The hotly anticipated winner of the prestigious Edge Hill Short Story Prize has been announced as David Szalay.
David received the £10,000 prize for his collection of short stories entitled Turbulence at a special ceremony in Waterstones’ flagship store in Piccadilly, London on Friday (25 October).
The Man Booker-shortlisted author of All That Man Is (2016) also won the £1,000 Reader’s Choice Award, chosen by a group of Edge Hill University students and alumni.
Speaking at the event, David said: “It feels fantastic to win the Edge Hill Short Story Prize, and I’m just as happy to win the Reader’s Choice category voted for by students. It’s really special to win an award which is judged by aspiring writers themselves; that was wonderful.”
David Szalay was born in 1974 in Quebec but his family later relocated to the UK where he studied at Oxford University.
Szalay was awarded the Betty Trask and Geoffrey Faber prizes for his debut, London and the Southeast (2008), and won critical acclaim for The Innocent (2009) and Spring (2011).
In 2013 Granta literary magazine named him as one of Britain’s 20 best young novelists.
Turbulence (2018), originally commissioned as a series for BBC Radio 4 and edited by Justine Willett, follows the lives of 12 individual people on the move around the globe; they are each in turmoil and each life in some way touches the next.
The Edge Hill Prize panel – which included acclaimed author and 2018 prize winner Tessa Hadley, co-founder of Galley Beggar Press Sam Jordison, and author and playwright Elizabeth Baines – commended David’s bravery and ability to inspire empathy in the reader.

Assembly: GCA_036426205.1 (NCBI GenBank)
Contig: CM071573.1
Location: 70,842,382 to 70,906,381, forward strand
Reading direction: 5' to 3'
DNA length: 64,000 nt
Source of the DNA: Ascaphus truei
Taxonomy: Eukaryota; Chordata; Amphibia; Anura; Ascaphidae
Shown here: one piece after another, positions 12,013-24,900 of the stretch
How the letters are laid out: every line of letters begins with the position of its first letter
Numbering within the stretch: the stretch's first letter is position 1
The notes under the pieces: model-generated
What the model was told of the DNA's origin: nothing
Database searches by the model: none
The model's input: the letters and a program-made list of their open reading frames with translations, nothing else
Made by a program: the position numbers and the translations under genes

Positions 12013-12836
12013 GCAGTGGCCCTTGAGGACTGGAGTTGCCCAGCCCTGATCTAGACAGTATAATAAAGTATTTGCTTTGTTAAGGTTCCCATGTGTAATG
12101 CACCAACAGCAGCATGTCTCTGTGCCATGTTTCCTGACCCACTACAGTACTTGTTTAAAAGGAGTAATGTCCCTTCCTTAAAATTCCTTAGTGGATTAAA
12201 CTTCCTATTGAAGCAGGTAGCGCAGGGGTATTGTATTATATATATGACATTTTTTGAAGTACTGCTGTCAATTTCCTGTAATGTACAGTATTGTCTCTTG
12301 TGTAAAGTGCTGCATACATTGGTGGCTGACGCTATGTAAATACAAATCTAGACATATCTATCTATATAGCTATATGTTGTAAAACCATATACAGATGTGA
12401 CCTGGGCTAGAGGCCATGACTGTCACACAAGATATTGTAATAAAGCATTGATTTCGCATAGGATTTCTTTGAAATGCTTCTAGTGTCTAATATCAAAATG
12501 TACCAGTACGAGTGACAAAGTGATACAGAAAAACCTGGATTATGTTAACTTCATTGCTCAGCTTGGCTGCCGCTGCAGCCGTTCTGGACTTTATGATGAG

Sam Jordison said: “We all just really liked it, we loved it. Emotionally it worked, I found lots of the stories really quite moving. Once you’ve read one of the stories in the collection you feel like you’ve been through a whole life, a whole world, and then realise actually it’s only a few pages.
“I was really impressed by the way David inhabited so many different lives and voices, which felt to me like a really brave thing to do. One of the magic things about this collection is that as a reader you feel like you’re really connecting with these people; that’s a really wonderful thing.”
Also announced on the night was the winner of the Masters Prize which is given to a student studying Edge Hill University’s Masters in Creative Writing; Tamsin James was awarded £500 in recognition of her as a rising talent in the literary world.
The Edge Hill Short Story Prize was founded in 2006 by Ailsa Cox, who was the world’s first Professor of Short Fiction; it remains the only UK-based award for a single-authored collection of short stories.
Within the Department of English, History and Creative Writing, Edge Hill offers a three-year BA in Creative Writing and a full or part-time Masters in Creative Writing, both of which are open to international students.